Flaws in Laws: Challenging Criminalization of Young People’s Bodily Autonomy
Primer & Sourcebook
In South Asia, young people still face antiquated and new laws working within a ‘protectionist’ framework, that represents them as incapable of making autonomous decisions about their bodies and rights. They are often labeled as vulnerable, in need of control, protection, or surveillance, which has led to the creation of punitive laws, policies, and practices.
With an increasing demand for the protection of young people from gender-based violence, across South Asia, we see the enactment of new laws and policies (or changes to existing ones) that may prevent young people from engaging in sexual activity and exploring their gender identity by imposing penalties for doing so.
These punitive laws, policies, and practices are often influenced by patriarchal and heteronormative social norms, reinforcing the misconception that young people lack the agency to make decisions about their gender and sexual rights. In the long run, such approaches do not enhance the rights of young people.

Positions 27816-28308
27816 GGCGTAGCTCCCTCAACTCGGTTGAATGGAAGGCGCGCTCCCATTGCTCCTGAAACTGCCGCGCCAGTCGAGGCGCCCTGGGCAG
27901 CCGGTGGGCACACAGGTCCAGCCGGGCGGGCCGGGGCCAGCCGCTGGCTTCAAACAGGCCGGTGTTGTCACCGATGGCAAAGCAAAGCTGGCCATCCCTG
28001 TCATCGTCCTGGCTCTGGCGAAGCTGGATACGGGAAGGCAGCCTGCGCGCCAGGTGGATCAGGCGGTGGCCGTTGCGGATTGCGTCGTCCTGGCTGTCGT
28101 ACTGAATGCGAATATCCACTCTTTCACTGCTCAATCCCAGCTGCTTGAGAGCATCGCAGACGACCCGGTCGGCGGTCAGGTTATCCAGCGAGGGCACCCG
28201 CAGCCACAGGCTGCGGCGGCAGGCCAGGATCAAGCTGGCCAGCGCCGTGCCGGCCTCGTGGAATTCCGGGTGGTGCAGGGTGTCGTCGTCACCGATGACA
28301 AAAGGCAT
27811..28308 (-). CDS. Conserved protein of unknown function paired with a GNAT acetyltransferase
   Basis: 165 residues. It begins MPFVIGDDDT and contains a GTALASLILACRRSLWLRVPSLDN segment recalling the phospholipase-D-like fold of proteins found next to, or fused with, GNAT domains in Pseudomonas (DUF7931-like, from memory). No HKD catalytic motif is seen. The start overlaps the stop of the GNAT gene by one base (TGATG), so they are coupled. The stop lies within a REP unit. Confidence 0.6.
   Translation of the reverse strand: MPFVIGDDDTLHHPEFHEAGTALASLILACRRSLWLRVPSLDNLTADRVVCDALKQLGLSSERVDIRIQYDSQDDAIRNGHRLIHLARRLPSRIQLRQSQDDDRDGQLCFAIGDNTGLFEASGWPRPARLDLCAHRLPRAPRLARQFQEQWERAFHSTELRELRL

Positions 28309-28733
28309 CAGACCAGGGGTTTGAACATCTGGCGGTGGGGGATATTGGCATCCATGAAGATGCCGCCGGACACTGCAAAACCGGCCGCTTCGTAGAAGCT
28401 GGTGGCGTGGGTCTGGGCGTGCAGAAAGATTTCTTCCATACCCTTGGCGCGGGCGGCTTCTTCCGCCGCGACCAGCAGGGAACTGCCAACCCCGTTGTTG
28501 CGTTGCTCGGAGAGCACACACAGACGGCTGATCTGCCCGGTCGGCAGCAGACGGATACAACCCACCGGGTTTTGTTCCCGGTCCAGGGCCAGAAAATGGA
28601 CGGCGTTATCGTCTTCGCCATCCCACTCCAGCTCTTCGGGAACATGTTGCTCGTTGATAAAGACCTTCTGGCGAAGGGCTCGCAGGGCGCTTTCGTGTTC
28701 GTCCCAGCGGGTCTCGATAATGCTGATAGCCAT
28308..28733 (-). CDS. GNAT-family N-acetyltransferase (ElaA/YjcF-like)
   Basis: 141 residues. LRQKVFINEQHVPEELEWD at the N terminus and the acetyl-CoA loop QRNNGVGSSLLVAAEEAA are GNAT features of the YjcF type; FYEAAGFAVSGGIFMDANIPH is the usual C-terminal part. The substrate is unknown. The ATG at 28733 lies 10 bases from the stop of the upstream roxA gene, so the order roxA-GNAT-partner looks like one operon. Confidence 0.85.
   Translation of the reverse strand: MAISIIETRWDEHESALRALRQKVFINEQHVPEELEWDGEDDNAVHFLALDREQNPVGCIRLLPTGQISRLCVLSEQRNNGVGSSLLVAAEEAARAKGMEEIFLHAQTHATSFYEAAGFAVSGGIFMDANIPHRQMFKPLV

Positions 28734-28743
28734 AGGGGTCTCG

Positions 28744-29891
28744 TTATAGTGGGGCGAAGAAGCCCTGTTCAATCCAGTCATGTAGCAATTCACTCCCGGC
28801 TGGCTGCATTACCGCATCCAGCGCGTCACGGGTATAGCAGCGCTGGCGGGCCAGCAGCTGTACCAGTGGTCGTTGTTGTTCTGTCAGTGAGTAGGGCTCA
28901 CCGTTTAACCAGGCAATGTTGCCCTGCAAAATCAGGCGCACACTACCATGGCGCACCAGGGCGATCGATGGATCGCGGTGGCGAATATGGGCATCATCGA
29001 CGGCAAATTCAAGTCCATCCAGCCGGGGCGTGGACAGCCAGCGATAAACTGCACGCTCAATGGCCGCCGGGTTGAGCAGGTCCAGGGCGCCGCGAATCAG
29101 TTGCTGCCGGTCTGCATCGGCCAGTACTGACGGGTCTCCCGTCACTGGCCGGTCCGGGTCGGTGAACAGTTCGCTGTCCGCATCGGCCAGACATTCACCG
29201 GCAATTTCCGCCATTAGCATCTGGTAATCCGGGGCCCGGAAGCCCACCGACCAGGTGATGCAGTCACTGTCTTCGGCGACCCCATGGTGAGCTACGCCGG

Why the Primer?
In 2019, CREA in partnership with Aahung (Pakistan), ARROW (Malaysia), Bandhu (Bangladesh), Hidden Pockets Collective (India), Youth Advocacy Network (Sri Lanka), The YP Foundation (India), and YUWA (Nepal) delved deeper into the impact of criminalizing young people’s sexuality on their access to human rights through the ‘#FlawsInLaws: Rethink my freedoms, Reimagine my rights, Realize my future’ campaign.
This campaign, focused on South Asia, highlighted the link between protectionist and punitive policies and practices, and their negative impact on young people’s sexuality and rights. The collaborative group explored the programmatic implications of this shift in understanding for their ongoing work. More information about the campaign can be found here.
The ‘Challenging Criminalization of Young People’s Bodily Autonomy’ Primer and Sourcebook emerged from the insights gained during the campaign, along with discussions and consultations involving CREA and its partners.
The Primer lays down foundational concepts and assertions crucial in unpacking criminalization and the impact of criminalization of bodily autonomy on young people in South Asia through a feminist lens.
For an in-depth comprehensive guide to this theme with country-specific examples, we recommend the Sourcebook on Flaws in Laws: Challenging Criminalization of Young People’s Bodily Autonomy.
These resources are intended to stimulate critical thinking about protectionist approaches to young people’s bodily autonomy. Our goal is to collectively progress toward affirming, non-punitive approaches that respect and safeguard young people’s health and rights, thereby enhancing their well-being and empowering them to rethink their lives.